A Clay County drug dealer who pleaded guilty, avoiding possible prosecution for the slaying of a reputed informant, has asked to rescind his plea.
Jimmy D. Benge agreed to a 20-year sentence for selling pain pills.
However, Benge wants to withdraw his plea because he felt rushed into making the deal and thinks a 20-year sentence is longer than he deserves, his attorneys said in a motion.
Federal prosecutors oppose letting Benge take back his admission of guilt.
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U.S. District Judge Amul R. Thapar has not ruled on Benge's request.
A federal grand jury charged that Benge, Gerald Lee Sizemore and Renus "Red" Delph conspired to kill Eli Marcum in Clay County in December 2012 because of a suspicion that Marcum had given police information on Benge's drug operation.
Benge was charged with leading a drug ring in which he arranged for addicts and drug runners to get pill prescriptions at out-of-state clinics, then sold the pills in Clay County.
Benge allegedly paid Sizemore to kill Marcum.
Delph said he saw Sizemore stab Marcum so deeply that he "effectively skewered" Marcum's midsection, and then dumped his body on an old logging road.
Prosecutors could have sought the death penalty for Benge, Sizemore and Delph, but the three avoided that potential by pleading guilty.
Benge, 52, pleaded guilty in January to conspiring to sell pain pills. Sizemore pleaded guilty in the drug conspiracy and to illegally possessing a gun. Marcum's family agreed to the deals in part because of a concern over a challenge to the charges.
Defense attorneys had argued the charges should be dismissed because a former state police detective improperly disposed of some evidence before the defense could have it tested.
The plea deals required a sentence of 20 years for Benge and 15 for Sizemore. Benge also would have to pay $23,500 in lieu of the government seizing his home, and $6,500 to cover the cost of Marcum's funeral.
In the request to withdraw Benge's plea, his attorneys said Benge maintains he is innocent in Marcum's murder and thinks his role in the drug conspiracy has been exaggerated.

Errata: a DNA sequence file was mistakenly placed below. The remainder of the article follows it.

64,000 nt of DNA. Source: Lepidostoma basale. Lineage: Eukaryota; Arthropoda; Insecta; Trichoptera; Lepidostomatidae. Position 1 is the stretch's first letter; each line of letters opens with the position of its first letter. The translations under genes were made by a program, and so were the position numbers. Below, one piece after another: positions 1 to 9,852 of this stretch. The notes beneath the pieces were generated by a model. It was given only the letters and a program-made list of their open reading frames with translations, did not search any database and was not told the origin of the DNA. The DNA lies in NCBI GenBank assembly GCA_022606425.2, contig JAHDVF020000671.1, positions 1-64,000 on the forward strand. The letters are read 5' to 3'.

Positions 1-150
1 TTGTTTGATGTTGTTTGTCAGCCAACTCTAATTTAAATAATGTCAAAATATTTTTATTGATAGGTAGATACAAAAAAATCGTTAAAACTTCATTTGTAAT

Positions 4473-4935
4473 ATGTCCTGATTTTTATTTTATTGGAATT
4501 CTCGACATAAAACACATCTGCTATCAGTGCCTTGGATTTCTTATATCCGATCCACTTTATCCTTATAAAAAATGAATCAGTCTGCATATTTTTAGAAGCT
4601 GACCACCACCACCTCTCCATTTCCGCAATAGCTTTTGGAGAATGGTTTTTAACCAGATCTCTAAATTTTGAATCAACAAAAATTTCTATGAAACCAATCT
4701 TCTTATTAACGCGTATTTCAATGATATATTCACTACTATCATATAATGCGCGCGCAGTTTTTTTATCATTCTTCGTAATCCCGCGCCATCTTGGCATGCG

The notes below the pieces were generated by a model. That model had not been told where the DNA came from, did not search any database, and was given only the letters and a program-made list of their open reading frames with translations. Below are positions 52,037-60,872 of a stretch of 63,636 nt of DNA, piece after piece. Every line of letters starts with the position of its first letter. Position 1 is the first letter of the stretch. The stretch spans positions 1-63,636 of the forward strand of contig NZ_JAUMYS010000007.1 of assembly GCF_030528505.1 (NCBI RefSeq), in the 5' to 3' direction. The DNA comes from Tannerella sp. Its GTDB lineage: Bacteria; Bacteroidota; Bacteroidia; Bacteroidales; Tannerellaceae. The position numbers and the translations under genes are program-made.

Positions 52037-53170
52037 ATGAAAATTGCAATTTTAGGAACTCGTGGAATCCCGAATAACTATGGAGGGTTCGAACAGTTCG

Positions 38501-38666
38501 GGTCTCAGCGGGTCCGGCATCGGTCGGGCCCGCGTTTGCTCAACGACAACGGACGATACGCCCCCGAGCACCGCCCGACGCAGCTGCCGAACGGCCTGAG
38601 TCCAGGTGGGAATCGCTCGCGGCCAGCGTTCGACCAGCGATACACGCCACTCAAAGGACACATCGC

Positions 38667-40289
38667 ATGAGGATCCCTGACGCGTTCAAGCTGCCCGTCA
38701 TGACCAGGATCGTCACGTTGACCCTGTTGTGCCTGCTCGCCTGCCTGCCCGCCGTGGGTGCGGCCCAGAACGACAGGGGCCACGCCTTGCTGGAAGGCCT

Facing a potential death-penalty prosecution and a deadline from prosecutors to firm up the plea agreement, Benge thinks he was "rushed and pressured" into taking the deal, according to the motion from defense attorneys Robert E. Norfleet and Christopher W. Adams.
Benge, a disabled former coal miner, also thought Thapar would reject the plea deal, which would result in Benge getting to take it back, the motion said.
Benge acknowledges he sold pills to support his addiction but argues he was not a leader in the drug ring, his attorneys said.
As a result, 20 years would be an excessive sentence, Benge argues.
In response, Assistant U.S. Attorney Jason D. Parman said Benge was suffering a "classic case of buyer's remorse" over the 20-year sentence but has not shown a sufficient reason to be allowed to withdraw his plea.
Benge had the benefit of help from two top attorneys and plenty of time to consider the plea, Parman argued in a court motion.
Benge requested a specific sentence during the negotiations, and that's what the deal contains, Parman said.
Benge also acknowledged he was a leader in the drug operation, organizing trips to Florida to get prescriptions and figuring out ways to get them filled, according to Parman's motion.
Parman said allowing Benge to take back his plea would hurt Marcum's family and the government, which could have a tougher time prosecuting Benge now, in part because some witnesses would not be available